The Lurie Institute for Disability Policy

The Heller School for Social Policy and ManagementReturn to this website's homepageBrandeis University

Flash Movie

The Lurie Institute for Disability Policy is dedicated to improving the lives of people with autism and other disabilities across the lifespan through innovative social polices that foster inclusion into the mainstream of society. The Lurie Institute conducts research on disability policy in the United States with a special emphasis on autism, focusing on the lifespan of persons with disabilities and their families, and analyzing policy options for achieving the broadest integration of persons with disabilities into the mainstream of U.S. society, including their own voices in such analyses.

The Lurie Institute for Disability Policy was created with a generous gift from the Nancy Lurie Marks Family Foundation. Through research, policy development, education, and public engagement, the Lurie Institute provides a comprehensive approach to addressing disability issues across the lifespan. Brandeis’ ongoing scientific research into developmental disabilities, including autism, also informs the Institute’s activities.


The mission of the Lurie Institute for Disability Policy is to promote inclusive and effective policies that improve the well-being of children and adults with disabilities and their caregiving families.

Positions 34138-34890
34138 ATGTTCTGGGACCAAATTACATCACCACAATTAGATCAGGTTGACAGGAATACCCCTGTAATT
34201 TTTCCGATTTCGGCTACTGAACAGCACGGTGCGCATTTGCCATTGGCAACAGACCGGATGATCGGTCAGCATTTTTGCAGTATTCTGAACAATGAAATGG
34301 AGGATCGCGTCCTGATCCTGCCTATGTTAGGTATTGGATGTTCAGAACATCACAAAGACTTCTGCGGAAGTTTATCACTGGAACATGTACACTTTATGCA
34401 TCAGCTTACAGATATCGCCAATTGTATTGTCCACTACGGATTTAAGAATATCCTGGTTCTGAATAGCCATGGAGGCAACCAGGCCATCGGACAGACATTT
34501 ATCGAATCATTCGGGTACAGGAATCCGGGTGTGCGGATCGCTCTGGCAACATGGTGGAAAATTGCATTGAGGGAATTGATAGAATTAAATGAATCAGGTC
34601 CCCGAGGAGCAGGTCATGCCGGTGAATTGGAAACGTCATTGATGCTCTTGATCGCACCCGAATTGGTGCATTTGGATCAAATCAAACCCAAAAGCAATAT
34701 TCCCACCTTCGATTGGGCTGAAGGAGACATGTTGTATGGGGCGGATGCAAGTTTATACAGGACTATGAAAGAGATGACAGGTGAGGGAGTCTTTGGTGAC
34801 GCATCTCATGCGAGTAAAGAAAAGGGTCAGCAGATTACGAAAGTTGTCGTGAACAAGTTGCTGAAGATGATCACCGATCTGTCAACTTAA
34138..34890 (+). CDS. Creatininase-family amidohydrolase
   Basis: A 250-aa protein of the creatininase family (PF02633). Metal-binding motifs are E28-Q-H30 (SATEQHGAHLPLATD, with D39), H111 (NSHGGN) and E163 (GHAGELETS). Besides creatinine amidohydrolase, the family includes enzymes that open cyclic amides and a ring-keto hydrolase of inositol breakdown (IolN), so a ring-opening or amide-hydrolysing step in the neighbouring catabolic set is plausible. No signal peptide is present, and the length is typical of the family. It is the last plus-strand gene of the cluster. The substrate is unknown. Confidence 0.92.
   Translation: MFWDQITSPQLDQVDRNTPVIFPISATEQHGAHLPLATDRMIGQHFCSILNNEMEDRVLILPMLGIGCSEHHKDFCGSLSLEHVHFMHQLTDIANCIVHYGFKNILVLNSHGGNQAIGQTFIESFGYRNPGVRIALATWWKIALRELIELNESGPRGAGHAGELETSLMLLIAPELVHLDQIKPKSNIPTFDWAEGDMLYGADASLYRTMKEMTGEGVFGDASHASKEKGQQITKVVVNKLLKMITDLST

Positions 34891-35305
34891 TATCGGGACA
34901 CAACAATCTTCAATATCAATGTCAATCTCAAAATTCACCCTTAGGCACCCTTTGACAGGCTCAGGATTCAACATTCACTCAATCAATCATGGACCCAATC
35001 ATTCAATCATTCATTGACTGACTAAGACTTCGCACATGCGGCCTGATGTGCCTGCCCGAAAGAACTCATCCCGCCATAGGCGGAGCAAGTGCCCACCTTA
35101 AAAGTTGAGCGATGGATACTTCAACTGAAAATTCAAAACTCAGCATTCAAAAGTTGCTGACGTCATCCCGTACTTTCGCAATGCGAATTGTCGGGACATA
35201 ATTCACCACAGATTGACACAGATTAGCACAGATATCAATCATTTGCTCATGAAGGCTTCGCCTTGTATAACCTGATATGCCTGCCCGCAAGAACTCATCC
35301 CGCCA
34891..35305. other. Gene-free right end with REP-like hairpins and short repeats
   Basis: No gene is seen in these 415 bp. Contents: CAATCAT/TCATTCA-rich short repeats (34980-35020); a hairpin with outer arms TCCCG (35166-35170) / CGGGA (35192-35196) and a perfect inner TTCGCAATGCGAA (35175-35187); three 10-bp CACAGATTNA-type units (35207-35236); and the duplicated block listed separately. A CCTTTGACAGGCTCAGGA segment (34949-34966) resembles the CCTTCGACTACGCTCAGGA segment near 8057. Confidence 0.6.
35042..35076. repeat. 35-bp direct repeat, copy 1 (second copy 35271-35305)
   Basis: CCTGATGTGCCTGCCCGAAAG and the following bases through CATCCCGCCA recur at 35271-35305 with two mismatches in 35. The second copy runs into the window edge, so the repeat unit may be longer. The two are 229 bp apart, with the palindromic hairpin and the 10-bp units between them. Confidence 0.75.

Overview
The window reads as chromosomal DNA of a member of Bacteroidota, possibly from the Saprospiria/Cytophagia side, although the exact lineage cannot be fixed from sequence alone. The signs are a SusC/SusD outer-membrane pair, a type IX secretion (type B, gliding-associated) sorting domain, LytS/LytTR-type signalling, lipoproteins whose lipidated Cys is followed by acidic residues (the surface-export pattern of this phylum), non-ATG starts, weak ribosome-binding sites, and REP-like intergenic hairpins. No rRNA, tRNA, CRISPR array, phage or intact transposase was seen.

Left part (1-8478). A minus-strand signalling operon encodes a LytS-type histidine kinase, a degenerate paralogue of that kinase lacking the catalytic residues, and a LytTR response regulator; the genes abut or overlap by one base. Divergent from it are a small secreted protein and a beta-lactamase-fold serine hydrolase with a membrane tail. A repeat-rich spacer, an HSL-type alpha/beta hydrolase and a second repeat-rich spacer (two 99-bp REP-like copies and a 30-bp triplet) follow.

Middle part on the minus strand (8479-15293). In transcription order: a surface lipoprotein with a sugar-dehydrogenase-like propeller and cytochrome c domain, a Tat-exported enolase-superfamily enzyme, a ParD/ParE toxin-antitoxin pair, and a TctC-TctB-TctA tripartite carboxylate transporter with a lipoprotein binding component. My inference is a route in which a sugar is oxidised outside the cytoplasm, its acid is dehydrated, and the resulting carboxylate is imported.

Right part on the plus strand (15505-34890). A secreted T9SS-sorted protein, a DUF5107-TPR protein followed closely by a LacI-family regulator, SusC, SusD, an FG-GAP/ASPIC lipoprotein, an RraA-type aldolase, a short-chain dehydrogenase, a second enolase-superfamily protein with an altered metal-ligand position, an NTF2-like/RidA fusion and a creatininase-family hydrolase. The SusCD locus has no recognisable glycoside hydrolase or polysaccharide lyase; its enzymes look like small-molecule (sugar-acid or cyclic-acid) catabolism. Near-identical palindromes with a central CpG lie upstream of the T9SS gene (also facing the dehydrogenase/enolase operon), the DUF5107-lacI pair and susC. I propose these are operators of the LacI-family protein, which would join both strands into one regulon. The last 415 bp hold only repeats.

The Lurie Institute for Disability Policy is pleased to announce an opening in our postdoctoral research training program in disability policy research. This fellowship is funded by the National Institute on Disability, Independent Living, and Rehabilitation Research (US Dept of Health & Human Services). Review of applications will begin immediately.  Interested doctoral students and recent PhD graduates can find more information about the application requirements on the job posting.

Applications to the 2017 Ruderman Social Justice in Disability Scholars Program are now being accepted. This program is an excellent opportunity for Brandeis undergraduates with an interest in disability issues to expand their knowledge and experience in the field.  Any Brandeis sophomore or junior is eligible to apply.  Selected students will receive scholarship funds and a $2500 stipend.  The fellowship will commence June, 2016 with a summer internship. During the following academic year, Ruderman Scholars will participate in a year-long mentored research assistantship under the direction of a Brandeis faculty member engaged in disability policy research. The application deadline for the fellowship is March 1, 2016. Scholars will be notified of their selection by March 15, 2016.

The Lurie Institue is pleased to note that Winter 2016 Heller Magazine features the work of Susan Parish and her team  entitled "At the Intersection of Race and Disability".

Susan Parish presented an RRTC webinar on the topic of Pregnancy Outcomes of Women with Developmental Disabilities on January 21, 2106.

We are delighted to share the Fall 2015 Heller Social Policy Impact Report, which explores some of the important work being done at the Heller School.  Look to pages 6, 15 and 23 for more information about specific Lurie Institute engagement in publications, grants, and presentations.


Copyright 2016 • Brandeis University • All rights are reserved